But I'm having a whale of a time!

You have a riveting web log
and undoubtedly must have
atypical & quiescent potential
for your intended readership.
May I suggest that you do
everything in your power to
honor your encyclopedic/omniscient
Designer/Architect as well
as your revering audience.
As soon as we acknowledge
this Supreme Designer/Architect,
Who has erected the beauteous
fabric of the universe, our minds
must necessarily be ravished with
wonder at this infinate goodness,
wisdom and power.

Please remember to never
restrict anyone's opportunities
for ascertaining uninterrupted
existence for their quintessence.

There is a time for everything,
a season for every activity
under heaven. A time to be
born and a time to die. A
time to plant and a time to
harvest. A time to kill and
a time to heal. A time to
tear down and a time to
rebuild. A time to cry and
a time to laugh. A time to
grieve and a time to dance.
A time to scatter stones
and a time to gather stones.
A time to embrace and a
time to turn away. A time to
search and a time to lose.
A time to keep and a time to
throw away. A time to tear
and a time to mend. A time
to be quiet and a time to
speak up. A time to love
and a time to hate. A time
for war and a time for peace.

Best wishes for continued ascendancy,
Dr. Whoami

P.S. One thing of which I am sure is
that the common culture of my youth
is gone for good. It was hollowed out
by the rise of ethnic "identity politics,"
then splintered beyond hope of repair
by the emergence of the web-based
technologies that so maximized and
facilitated cultural choice as to make
the broad-based offerings of the old
mass media look bland and unchallenging
by comparison."

4:33 pm  
Blogger andrea said...

That last one was quite a comment! As for me, I come here to be edu-ma-cated and am never disappointed. I have a funny video clip (hot dogs for homophobes) if you're interested: email me.

5:42 pm  
Anonymous patita said...

I also enjoy the flag posts. It's the kind of stuff that normally gets ignored, but can reveal a lot about a place. We should understand these strange symbols! Never heard of the rice flag, but I like it.

8:05 pm  
Blogger Guyana-Gyal said...

I don't know how you do it, but you make even the story of the flag interesting.

I enjoyed the post too about the Dutch and Founders Day in St. Africa.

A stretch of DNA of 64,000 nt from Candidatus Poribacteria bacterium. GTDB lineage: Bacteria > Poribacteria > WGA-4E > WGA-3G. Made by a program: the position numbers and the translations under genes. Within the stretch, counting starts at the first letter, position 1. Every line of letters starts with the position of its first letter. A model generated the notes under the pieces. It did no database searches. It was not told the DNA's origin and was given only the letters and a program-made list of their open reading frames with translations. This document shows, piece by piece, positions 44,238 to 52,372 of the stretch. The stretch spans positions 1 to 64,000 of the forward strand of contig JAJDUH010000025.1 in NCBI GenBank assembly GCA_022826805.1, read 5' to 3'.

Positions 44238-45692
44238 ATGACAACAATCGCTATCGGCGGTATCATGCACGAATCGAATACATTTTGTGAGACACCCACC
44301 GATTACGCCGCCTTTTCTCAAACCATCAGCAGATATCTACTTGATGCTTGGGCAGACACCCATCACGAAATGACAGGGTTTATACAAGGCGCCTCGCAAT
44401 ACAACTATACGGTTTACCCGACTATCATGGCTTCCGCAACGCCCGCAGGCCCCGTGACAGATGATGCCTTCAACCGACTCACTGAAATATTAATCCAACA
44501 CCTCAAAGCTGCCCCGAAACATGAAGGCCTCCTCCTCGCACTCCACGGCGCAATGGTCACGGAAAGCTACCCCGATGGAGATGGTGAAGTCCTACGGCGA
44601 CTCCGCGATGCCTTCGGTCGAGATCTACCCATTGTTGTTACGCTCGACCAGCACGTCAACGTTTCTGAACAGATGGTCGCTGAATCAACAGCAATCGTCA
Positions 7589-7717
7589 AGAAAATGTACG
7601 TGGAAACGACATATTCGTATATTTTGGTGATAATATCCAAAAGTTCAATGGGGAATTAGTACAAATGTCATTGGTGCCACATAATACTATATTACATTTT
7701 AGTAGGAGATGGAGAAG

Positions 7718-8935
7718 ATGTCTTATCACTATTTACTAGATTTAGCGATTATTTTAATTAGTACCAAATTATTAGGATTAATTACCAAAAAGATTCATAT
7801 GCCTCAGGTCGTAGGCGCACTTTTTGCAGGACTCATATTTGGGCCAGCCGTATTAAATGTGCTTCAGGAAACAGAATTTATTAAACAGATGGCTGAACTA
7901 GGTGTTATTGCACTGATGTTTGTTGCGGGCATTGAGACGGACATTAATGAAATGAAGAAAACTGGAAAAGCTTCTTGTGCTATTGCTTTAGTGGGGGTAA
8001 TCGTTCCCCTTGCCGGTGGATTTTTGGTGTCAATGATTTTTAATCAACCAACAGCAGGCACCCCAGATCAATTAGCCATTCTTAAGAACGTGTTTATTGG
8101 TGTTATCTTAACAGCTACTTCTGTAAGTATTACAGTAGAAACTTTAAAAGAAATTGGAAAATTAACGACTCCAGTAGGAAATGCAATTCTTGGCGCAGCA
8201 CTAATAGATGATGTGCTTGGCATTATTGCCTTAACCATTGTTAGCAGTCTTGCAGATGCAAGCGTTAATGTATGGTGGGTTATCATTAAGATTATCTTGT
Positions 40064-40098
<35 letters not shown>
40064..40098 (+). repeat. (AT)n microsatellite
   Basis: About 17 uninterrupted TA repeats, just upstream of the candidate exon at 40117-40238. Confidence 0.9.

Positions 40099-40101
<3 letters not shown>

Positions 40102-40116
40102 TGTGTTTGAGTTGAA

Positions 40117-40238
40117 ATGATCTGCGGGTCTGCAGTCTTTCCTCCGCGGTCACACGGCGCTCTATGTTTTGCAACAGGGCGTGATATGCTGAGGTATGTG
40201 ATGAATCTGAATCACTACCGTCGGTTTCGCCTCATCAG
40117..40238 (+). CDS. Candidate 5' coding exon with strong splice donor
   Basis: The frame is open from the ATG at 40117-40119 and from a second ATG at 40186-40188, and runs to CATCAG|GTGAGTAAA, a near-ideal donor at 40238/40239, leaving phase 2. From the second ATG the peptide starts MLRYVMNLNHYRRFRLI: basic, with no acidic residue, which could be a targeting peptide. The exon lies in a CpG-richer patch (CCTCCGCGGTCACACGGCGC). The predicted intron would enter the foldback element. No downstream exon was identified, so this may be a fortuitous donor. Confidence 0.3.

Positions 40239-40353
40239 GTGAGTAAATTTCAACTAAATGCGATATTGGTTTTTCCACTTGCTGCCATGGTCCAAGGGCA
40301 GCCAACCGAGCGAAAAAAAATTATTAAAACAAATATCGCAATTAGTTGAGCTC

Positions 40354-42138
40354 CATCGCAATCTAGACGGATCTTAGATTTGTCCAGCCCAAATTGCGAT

What got me was that comment that they changed the names of the streets, costed thousands, people starving, but they did it.

2:10 am  
Blogger Babsbitchin said...

Nomad, absolutely no lip service here. That was a publishable piece. I found it interesting in presentation with a slather of intrigue and what if's such as St. Patricks never being added. I'm in to stuff like this it is the South African history that you have such a clear advantage in. It is rather complex and as I get older it seems more understandable but still eludes me. You have that home field advantage too Nomad! MWAH!
P.S. But I wouldn't take me too seriously. Did you see how I spelled your name before? Damn that vodka, damn it to hell, ooooooooh!

5:03 am  
Anonymous xmichra said...

Wicked post. You know, things like this is the reason i come here! Honestly.. you trudge up some seriously cool stuff.

My brother and I were facinated with the se encyclopedias my mother bought.. and for fun (we were silly) we would 'test' each other on the flags of the world. So this info on the Union Jack (which is what we call it) was really captivating to me.


5:11 am  
Blogger Rob7534 said...

Now how does this flag correspond the national anthem?

7:17 am  
Blogger Reluctant Nomad said...

terri: now I know how to turn you on...I'll whisper sweet flat trivia into your ear ;-)

whatalotoffun: you loved school????!!!! You mad woman, you!

whoami: I'm a bit stunned after that.

andrea: I love edu-ma-cating you! And, yes, I am interested so I'll email you soon.

patita: I hadn't heard about it either and I also like the image.

guyana-gyal: they haven't changed all the names, only those of really dodgy apartheid figures like Verwoerd. I can see why some names get changed but changing all just for the sake of it is stupid - it negates the past and is too expensive for a country that needs the money for other things

babs: NEVER damn vodka! It's the saviour of many a man (and woman)! :-)

xmichra: glad you enjoyed it. I also call it the union jack as, I think , most people do.

rob: which national anthem? God save the Queen?

10:47 am  
Blogger JP said...

You continue to educate me, I enjoyed reading about our flag...although I have no loyalty to it.

1:08 pm  
Blogger Rob7534 said...

Yes, the history of God Save the Queen.

1:15 pm  
Blogger Reluctant Nomad said...

jp: I'm glad that you are still receptive to education! :-)

rob: I'll look into it.

5:18 pm  
Blogger Phidoux said...

Thanks for the info on the Union Jack - I've always thought it was one of the world's nicest flags.


2:46 am  
Blogger whatalotoffun said...

not the books all the nonsense we could come up with. All my friends. Now you dont even see half of them. Mad you calling me mad!!! watch it ok JOKES

9:14 am  
Blogger CTG said...

Hi Nomad. Thanks for this information. Brings back vague memories of History classes at school. The old SA flag still flies at the Castle. Hope your Easter was good. CTG

3:18 pm  
Anonymous Keir said...

You should check out pics of my classroom here in Beijing at for flags- the old SA flag is hanging among them all.

11:43 am